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Atheist numbers soar at Air Force base in Texas

Atheist numbers soar at Air Force base in Texas

Back in 2013, Lackland Air Force Base in Texas gave non-religious recruits permission to organise secular gatherings in lieu of attending church services.

Given that the previous alternative to going to church was to stay back and clean the dorms, this was a welcome third option.

There were only five attendees when the alternative programme was launched, but now the group, according to Friendly Atheist Hemant Mehta, hit a new record at the weekend with an astonishing 270 trainees and airmen attending a meeting. Said Mehta:

Far from being a group for just a handful of people, the program is accommodating the growing number of Nones within the Air Force, who want a place to discuss ethics and morality without having to waste their time paying homage to a supernatural deity.

The 270 attendees include trainees, graduates, and their families.

• The picture used to illustrate this report appeared on the Facebook page of the San Antonio Military Atheists and Secular Humanists.

13 responses to “Atheist numbers soar at Air Force base in Texas”

  1. CoastalMaineBird says:

    For those who might not know, Lackland AFB is where ALL U.S. Air Force recruits enter the service.

  2. SallyinMI says:

    And this, people, is what our Freedom of Religion is all about-the freedom to believe what your heart tells you, not what some millionaire preacher and his
    ‘anointed’ son do. Good for the US Military!

  3. Broga says:

    This is encouraging and so welcome from a base in Texas. I attended a Register Office wedding in Brighton at the week-end. It was held in a splendid room which accommodated a large audience.

    The comments of the Register were admirable and included entirely appropriate descriptions about what the participants were entering into. The comments gained in not including any incredible reference to God but with the commitments two people were accepting. I was interested to discover that the Register checked in advance that there would be no religious element introduced by the bride and groom.

  4. Rob Andrews says:

    Military religion is especially bad, because they tell young people things like, these disgusting sentiments:
    “we’re in the right. god is on our side”.
    “You’ll go to heaven if you die, don’t be afraid”

    This is in total service of the state. If you risk your life you should know what its for and NOT for..

  5. Vanity Unfair says:

    By the time any armed force really gets down to work ethics and morality and any consideration thereof must have failed completely so perhaps their political masters are the people who would most benefit from such meetings. Unfortunately, I cannot think of any country where this is likely to happen.

  6. Cali Ron says:

    Broga: The military is federal government so the state of Texas has no say in it. If they did religious services would be mandatory and the ten commandments would be etched on every gun, tank and plane. 270 may sound like a lot, but there’s probably thousands of personnel on base.

    On a more positive note religion free weddings are becoming quite common in California. Also funerals. A gay friend of mine recently passed away and the ceremony was a beautiful rainbow celebration of his life with not a word about god. Miss you Steve.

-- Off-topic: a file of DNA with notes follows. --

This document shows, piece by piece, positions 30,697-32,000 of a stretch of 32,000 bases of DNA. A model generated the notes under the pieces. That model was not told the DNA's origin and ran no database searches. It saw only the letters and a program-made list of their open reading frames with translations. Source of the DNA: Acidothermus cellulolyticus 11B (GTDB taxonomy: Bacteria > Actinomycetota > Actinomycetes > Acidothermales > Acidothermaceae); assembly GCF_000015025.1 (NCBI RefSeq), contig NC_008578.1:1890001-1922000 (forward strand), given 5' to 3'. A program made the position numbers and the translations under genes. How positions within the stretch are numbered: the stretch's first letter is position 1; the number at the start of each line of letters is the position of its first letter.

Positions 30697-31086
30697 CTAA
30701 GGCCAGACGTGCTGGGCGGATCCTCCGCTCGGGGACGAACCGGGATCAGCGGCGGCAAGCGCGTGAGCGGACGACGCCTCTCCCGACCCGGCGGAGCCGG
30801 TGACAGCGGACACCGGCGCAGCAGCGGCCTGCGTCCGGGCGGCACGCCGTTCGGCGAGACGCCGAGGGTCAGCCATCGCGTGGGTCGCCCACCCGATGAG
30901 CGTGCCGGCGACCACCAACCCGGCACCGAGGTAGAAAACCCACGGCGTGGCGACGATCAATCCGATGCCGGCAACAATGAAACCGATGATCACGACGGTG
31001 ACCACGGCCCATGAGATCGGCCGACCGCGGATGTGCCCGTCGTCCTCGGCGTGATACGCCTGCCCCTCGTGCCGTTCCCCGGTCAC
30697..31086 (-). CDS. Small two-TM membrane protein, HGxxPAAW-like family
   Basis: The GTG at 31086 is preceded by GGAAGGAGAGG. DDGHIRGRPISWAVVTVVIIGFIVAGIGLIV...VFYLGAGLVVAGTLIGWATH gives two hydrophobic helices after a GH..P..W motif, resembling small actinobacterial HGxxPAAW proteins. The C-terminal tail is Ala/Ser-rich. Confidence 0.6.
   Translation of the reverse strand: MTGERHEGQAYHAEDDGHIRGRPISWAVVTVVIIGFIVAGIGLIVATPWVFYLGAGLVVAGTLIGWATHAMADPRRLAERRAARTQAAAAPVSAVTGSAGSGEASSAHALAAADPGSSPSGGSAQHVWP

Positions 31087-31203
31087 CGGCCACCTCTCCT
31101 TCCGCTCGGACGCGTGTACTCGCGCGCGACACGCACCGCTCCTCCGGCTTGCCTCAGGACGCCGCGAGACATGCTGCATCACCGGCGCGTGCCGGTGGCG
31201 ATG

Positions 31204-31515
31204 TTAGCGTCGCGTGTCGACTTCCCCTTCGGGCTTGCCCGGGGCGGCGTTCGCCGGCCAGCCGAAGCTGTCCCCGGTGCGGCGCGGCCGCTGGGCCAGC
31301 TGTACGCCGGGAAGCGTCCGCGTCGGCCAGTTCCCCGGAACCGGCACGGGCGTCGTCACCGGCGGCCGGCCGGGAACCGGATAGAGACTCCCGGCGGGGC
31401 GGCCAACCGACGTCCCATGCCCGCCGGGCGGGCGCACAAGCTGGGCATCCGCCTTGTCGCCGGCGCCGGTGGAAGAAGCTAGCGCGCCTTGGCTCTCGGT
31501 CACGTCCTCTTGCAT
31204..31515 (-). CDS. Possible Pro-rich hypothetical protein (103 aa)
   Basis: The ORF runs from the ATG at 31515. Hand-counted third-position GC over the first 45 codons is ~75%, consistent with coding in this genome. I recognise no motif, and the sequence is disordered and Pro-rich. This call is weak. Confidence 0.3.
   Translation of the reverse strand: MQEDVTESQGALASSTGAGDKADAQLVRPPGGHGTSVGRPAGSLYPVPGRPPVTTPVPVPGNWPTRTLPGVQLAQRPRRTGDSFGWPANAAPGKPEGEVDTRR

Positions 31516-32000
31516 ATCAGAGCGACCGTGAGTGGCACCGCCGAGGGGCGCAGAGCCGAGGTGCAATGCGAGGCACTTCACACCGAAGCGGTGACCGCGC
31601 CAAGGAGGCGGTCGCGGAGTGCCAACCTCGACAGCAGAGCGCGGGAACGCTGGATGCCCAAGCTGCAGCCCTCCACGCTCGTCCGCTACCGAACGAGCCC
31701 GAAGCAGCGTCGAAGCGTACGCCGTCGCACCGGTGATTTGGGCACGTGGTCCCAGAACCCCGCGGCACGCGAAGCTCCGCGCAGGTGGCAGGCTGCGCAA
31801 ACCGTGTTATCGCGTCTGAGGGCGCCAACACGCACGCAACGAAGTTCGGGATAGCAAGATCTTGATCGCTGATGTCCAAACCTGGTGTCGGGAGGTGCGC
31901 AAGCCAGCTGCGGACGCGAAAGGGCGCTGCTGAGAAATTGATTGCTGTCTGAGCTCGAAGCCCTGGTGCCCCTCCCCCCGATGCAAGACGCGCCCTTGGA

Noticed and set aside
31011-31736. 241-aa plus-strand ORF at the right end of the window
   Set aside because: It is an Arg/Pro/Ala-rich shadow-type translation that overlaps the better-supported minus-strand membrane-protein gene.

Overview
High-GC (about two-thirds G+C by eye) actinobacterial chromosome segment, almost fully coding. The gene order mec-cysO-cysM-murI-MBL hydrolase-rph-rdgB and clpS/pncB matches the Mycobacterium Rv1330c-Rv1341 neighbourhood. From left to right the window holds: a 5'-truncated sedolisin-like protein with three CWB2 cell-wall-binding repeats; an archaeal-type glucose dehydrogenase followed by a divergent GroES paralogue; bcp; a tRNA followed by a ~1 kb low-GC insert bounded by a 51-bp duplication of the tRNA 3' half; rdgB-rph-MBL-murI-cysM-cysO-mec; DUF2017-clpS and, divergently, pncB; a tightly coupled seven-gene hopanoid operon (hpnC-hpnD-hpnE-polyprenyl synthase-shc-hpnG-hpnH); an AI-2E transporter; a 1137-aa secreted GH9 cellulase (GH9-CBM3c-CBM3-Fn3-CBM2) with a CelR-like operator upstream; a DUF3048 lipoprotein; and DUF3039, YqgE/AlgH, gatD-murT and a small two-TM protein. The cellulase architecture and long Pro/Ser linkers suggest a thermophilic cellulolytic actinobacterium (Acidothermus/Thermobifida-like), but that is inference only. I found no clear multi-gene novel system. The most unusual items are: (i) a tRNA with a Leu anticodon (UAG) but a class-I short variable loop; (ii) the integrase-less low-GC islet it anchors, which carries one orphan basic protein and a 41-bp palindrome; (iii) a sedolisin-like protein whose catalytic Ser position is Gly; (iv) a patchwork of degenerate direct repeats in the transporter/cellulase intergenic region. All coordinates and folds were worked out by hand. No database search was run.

7. 1859 says:

    This is good news – and probably for every one of the 270 who attend meetings there are perhaps 10 who don’t, simply because , besides being non-religious, they just don’t want to talk about morality or ethics – so these statistics could indicate a sizeable number.

    But what about the odious prayers American football players indulge in before the start of a game? Has no one objected to them?

  8. Michael Glass says:

    According to Wikipedia, “Joint Base San Antonio supports a population of 80,000 and supports students at three installations annually of up to 138,000.” That’s about 3 in every thousand of the 80,000 or 2 in a thousand of the 138,000. See https://en.wikipedia.org/wiki/Joint_Base_San_Antonio

  9. Laura Roberts says:

    It is good news, but there’s still a ton of work to be done. Anyone not familiar with Mickey Weinstein’s Military Religious Freedom Foundation should have a look: http://www.militaryreligiousfreedom.org/

  10. Brian Jordan says:

    @Broga
    ” I was interested to discover that the Register checked in advance that there would be no religious element introduced by the bride and groom.”
    IIRC, there are moves afoot to get this requirement ditched.

  11. Broga says:

    @Brian Jordan : The groom told me that the checking was thorough: no prayers, no hymns, no blessings. I was impressed by the Registrar’s comments which left no one in any doubt about both the seriousness of what they were doing but also about the commitment to each other that they were accepting.

    Another aspect which added to the occasion was the webcam. This sent live pictures to relatives in other countries e.g. California where the ceremony was viewed at 2.30am. This cost £80 but, in my opinion in view of the quality of the webcast, was worth it. Unlike my Spartan ceremony in 1967 there was a definite sense of occasion. So folks, if you decide to get hitched I recommend this.

  12. Cali Ron says:

    Laura Roberts: thanks for the link. Checked out the MRFF web site and it’s good to see someone like Mickey Weinstein fighting the good fight for truth. He must be brave because his work has painted a huge target on him for the religious wackos which is evidenced by the hate e-mails he receives.

  13. edwords says:

    Meanwhile, an angry Texas Gov. Abbott removed a small Bill of Rights

    in the manger Christmas display from his rotunda that gave it

    lots of free publicity.